Here’s what happened: according to the Alliance Defense Fund, Kenneth Howell, an adjunct, sent an email to his class explaining the dismal philosophy of utilitarianism.

It is crucial to understand that Howell’s class was in the Religious Studies Department, and the course was “RLST 447 Modern Catholic Thought”. The blurb for that course reads:

Traces the history of Catholicism in its interaction with the modern world from the sixteenth century to the present, concentrating on the uneasy relationships that Catholicism has sustained with the modern world. 3 undergraduate hours. 4 graduate hours. Prerequisite: RLST 127 or consent of instructor.

Now, anybody but a UI administrator or a modern student—defined as a student who already knows everything that she will be taught—would read that blurb and expect that the nature of the “uneasy relationships” the Catholic Church has with the modern world would be explained.

But, no. See, before the final exam, Howell sent an email to his class defining utilitarianism and its relationship to morality and the Catholic Church. He sent this because the material was to be part of the exam.

A friend of student—not the student—was frightened by Howell’s explanation. She was—I’m guessing it’s a “she”; the accused nowadays is not allowed to learn the name of his accuser; the “seriousness of the charges” trumps four-hundred years of English common law–she was offended!

I can think of no crime short of racism that is as horrific, as brutal, as soul-searing—scratch that: no soul here; make it awareness-searing—as being offended! The mental abilities of UI administrators allowed them to agree with this assessment of the egregiousness of Howell’s crime, and mere moments after the receipt of the email, Howell was shown the door.

Due to the ADF, the agitations of some students, and, amazingly, some other faculty members, the UI administrators did what they do best: cower. Howell was reinstated, in a weak way. The administrators were quick to acknowledge only one thing: they had done no wrong.

How about Howell’s class email? He said:

[B]y what criterion should we judge whether sexual acts are right or wrong? …Utilitarianism in the popular sense is fundamentally a moral theory that judges right or wrong by its practical outcomes…[A] man who is trying to decide whether he should cheat on his wife, if he is a utilitarian, will weigh the various consequences. If the cheating side of the ledger is better, he will conclude that it’s okay to cheat. If the faithful side is better, he will refrain from cheating…Utilitarianism counsels that moral decisions should NOT be based on the inherent meaning of acts. Acts are only good or bad relative to outcomes.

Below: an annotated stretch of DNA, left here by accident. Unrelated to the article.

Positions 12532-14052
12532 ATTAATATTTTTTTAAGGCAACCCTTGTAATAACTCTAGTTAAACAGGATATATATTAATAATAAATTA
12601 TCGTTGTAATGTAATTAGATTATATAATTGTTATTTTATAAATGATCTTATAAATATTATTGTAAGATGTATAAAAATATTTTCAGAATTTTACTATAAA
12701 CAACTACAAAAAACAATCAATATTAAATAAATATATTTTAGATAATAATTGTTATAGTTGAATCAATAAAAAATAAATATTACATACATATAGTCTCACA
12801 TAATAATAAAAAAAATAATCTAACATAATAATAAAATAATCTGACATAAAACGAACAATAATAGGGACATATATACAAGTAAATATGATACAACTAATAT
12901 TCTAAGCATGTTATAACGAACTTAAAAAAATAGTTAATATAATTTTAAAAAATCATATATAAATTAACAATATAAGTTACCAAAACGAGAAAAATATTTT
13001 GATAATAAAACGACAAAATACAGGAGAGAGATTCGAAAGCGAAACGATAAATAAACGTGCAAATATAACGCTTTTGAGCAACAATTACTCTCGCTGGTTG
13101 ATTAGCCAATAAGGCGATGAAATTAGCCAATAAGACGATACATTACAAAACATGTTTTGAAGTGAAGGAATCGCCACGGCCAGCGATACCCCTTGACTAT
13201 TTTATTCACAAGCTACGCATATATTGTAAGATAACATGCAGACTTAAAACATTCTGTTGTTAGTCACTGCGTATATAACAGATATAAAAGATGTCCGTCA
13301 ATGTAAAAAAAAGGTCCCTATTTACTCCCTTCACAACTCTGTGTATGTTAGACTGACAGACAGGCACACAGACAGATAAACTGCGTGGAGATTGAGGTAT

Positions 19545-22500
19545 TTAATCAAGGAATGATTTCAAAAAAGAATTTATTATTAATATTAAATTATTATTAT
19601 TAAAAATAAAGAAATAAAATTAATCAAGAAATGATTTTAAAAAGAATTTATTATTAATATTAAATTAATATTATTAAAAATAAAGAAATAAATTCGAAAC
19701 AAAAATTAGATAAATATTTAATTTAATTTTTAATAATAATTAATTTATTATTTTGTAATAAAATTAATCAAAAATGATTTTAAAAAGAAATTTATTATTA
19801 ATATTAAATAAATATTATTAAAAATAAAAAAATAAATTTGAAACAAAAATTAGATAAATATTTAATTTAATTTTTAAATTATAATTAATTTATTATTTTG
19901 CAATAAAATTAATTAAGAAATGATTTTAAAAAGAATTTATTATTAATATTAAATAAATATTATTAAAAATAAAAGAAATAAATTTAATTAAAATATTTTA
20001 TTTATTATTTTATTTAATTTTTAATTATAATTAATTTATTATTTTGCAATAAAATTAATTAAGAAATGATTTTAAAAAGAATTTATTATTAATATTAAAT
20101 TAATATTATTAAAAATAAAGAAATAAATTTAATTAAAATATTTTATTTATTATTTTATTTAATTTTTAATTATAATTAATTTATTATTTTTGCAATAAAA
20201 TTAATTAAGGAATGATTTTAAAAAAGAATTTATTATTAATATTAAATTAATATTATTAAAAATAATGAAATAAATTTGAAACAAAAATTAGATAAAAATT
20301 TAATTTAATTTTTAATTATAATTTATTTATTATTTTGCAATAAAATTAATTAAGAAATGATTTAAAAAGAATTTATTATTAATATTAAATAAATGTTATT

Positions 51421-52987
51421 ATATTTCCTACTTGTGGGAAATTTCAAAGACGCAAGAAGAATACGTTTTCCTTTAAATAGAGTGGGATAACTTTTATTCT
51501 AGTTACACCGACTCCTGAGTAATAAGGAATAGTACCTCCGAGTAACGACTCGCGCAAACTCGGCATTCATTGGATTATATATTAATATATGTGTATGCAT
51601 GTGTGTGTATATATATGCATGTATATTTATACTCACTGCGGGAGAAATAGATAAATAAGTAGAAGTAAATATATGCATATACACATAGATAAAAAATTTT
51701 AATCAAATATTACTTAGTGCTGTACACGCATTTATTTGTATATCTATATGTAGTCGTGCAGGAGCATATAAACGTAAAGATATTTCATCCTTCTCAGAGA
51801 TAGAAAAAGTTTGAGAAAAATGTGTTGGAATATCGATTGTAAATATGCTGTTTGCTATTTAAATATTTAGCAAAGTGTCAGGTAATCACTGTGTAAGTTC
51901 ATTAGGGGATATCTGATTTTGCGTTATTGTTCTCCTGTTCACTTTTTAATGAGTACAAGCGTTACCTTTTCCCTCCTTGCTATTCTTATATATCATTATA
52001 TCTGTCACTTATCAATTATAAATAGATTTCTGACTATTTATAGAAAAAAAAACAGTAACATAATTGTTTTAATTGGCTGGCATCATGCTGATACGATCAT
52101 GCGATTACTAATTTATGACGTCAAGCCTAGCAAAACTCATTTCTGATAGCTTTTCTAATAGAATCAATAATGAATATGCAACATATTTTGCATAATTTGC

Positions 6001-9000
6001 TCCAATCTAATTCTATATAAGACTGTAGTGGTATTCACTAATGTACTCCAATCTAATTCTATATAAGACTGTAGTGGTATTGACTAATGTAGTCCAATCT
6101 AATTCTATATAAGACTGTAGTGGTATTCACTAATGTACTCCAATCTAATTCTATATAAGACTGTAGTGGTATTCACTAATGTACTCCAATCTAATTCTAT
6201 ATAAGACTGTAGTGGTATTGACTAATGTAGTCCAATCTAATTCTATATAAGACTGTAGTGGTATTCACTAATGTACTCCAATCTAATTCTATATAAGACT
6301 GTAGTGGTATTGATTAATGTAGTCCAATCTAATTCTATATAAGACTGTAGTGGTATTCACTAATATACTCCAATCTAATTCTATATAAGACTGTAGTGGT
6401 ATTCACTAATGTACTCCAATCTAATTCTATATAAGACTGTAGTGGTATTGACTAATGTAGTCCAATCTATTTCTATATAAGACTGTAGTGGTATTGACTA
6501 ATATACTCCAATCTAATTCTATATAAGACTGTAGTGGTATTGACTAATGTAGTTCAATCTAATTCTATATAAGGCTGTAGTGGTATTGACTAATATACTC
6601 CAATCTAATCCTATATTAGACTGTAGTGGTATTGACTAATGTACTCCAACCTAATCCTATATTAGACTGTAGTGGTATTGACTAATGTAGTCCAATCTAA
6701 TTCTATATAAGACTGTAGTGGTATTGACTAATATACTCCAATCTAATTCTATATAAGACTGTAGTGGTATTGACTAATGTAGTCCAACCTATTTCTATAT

Thus far, an excellent summary. Howell then makes the sound logical deduction—this argument really does follow from utilitarianism—

If two men consent to engage in sexual acts, according to utilitarianism, such an act would be morally okay. But notice too that if a ten year old agrees to a sexual act with a 40 year old, such an act would also be moral if even it is illegal under the current law. Notice too that our concern is with morality, not law. So by the consent criterion, we would have to admit certain cases as moral which we presently would not approve of.

Howell then contrasts one of those uneasy relationships the Catholic Church has had with the world and explains “Natural Moral Law (NML)” and its relationship to certain activities between men. In a non-graphic manner, he suggests that these acts are sometimes injurious to the health of the practitioners, an empirically true statement.

To round out the Catholic viewpoint, he says,

Natural Moral Theory says that if we are to have healthy sexual lives, we must return to a connection between procreation and sex. Why? Because that is what is REAL. It is based on human sexual anatomy and physiology.

Since Howell’s gray matter is more densely packed than a UI college administrator’s, he had the sense to anticipate squeamishness, and so ended his missive:

All I ask as your teacher is that you approach these questions as a thinking adult….Unless you have done extensive research into homosexuality and are cognizant of the history of moral thought, you are not ready to make judgments about moral truth in this matter. [emphasis mine]

That last line, my dear readers, is what sunk him. How dare he imply that unless one actually study the history of moral thought, one cannot make judgments about moral truth! The darlings at UI don’t need to study. They already know!

Update Let’s not forget that the University of Illinois happily employs—with tenure!—terrorist Bill Ayers.